Interest rates across countries have been moving up with unusual speed over the past four to six weeks, leading to sharp declines in the market values of a range of bonds. While 2022 has been one of the worst years for fixed income performance in memory, the activity of the past month stands out as uniquely stark.
As of the time of authorship, in September alone, 2-year Treasury yields are higher by +0.72% while 10-year Treasury yields are higher by +0.57%. Assuming the last several days of September fare similarly, this move will mark the third month of 2022 in which the U.S. bond markets fell in aggregate market value by 3% or more.
The reasons for the increase in interest rates and the commensurate decline in bond prices so far in 2022 are several-fold:
- Higher-than-expected inflation is eating into returns, leaving bond buyers to demand higher interest rates to compensate for that inflation. Inflation will probably slow in the coming months, but it has proven frustratingly high so far.
- The Federal Reserve is raising overnight interest rates at the fastest pace since 1982. Although overnight interest rates are not onefor-one connected with longer-term interest rates, they are related, and higher Fed rates mean higher bond yields and lower bond prices.
- Developments in overseas markets have increased the (expected) supply of global bonds and pushed rates up and prices down as a result. The most obvious such development is the United Kingdom’s recent government proposal to cut taxes and run a large deficit funded with heavy bond issuance.
Individually, any of these factors might be significant, but together they have proven dramatic. That’s the bad news. The good news, however, is that fixed income is generating far more income than when 2022 began. New dollars invested in a hypothetical high-quality, A-rated, 5-year corporate bond are earning about 5.00% today, compared to about 1.75% at the beginning of the year. Interest rates on new dollars invested in U.S. fixed income markets are the highest since 2011 (excluding a few crisis weeks). Going forward, income generation should blunt the impact of further increases in yield and further declines in market value.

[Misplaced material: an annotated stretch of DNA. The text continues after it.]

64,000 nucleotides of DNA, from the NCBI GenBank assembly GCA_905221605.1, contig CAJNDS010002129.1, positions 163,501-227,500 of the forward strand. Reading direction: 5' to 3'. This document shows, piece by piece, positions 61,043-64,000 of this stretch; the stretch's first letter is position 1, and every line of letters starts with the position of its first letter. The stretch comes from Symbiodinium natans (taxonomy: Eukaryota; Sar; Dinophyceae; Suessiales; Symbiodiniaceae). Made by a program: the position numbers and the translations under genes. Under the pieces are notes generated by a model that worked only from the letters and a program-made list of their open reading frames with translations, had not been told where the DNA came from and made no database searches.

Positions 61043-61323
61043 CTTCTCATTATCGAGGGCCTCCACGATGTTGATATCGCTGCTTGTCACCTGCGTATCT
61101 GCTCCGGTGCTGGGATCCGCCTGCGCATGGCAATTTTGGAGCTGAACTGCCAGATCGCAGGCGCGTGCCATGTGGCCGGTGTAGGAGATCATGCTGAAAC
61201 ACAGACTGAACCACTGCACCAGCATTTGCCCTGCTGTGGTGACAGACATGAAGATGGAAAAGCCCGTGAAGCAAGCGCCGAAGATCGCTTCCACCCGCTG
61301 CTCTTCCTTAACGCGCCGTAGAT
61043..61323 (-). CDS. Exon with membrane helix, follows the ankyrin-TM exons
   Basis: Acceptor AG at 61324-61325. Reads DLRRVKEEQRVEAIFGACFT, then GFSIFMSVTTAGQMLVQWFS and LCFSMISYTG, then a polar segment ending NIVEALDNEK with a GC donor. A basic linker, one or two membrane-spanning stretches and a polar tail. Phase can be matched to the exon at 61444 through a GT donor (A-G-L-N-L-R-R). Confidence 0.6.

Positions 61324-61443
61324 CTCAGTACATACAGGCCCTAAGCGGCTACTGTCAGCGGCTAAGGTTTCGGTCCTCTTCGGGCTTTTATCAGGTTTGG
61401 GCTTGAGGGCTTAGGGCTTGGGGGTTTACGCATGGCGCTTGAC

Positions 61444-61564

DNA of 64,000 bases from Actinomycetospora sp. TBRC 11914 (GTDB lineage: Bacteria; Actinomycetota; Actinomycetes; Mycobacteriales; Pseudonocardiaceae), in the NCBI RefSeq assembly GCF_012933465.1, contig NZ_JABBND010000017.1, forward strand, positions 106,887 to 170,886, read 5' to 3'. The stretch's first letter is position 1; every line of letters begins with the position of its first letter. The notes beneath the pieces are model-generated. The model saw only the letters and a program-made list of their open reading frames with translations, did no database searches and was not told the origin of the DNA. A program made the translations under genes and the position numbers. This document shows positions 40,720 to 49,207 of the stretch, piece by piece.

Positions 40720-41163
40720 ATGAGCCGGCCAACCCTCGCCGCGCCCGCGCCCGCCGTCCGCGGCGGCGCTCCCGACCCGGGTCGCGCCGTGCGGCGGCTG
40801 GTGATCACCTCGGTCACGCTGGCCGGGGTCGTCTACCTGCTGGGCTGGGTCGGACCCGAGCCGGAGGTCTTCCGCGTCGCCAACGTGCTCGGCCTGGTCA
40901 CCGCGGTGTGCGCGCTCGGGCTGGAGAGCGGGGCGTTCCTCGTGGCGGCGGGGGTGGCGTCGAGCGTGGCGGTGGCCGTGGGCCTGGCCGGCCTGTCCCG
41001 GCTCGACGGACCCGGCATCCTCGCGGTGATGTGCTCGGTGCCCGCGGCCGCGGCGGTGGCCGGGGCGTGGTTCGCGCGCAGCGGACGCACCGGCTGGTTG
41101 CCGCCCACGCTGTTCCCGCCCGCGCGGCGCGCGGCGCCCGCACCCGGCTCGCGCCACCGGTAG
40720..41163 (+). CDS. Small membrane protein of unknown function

A little bit of bond math can help explain why. In rough terms, when interest rates rise 1%, a 5-year bond declines in market value by a little less than 5%. For example, a 5-year bond that was trading at $100.00 will be trading at roughly $95.25 after a 1% increase in interest rates. When interest rates are low, the yield on that bond is a small portion of the market value loss. However, when interest rates are relatively high, as they are now, the yield is a large portion of that market value loss. In the above hypothetical example, yes a 1% increase in interest rates will generate a nearly 5% decline in market value, but the yield on that bond will generate about 5% per year, essentially “protecting” against some of that market value loss. The loss protection feature of higher income generation is particularly powerful when deployed as part of a bond ladder in which regular maturities provide opportunities to reinvest at higher yields, even when maintaining that disciplined approach seems difficult.
The 2022 fixed income markets have been incredibly frustrating. Perhaps the biggest source of frustration is that bonds, so far, haven’t done what they are “supposed” to do in balanced portfolios. Instead of providing stability and protection, bonds have contributed to portfolio losses from the equity bear market. Although frustrating, the forward-looking outlook for fixed income, both as a standalone sector and as part of balanced portfolios, is significantly more appealing than at the beginning of 2022. Interest rates could still rise further from here, but in the meantime, patient investors are fairly compensated for that prospect.
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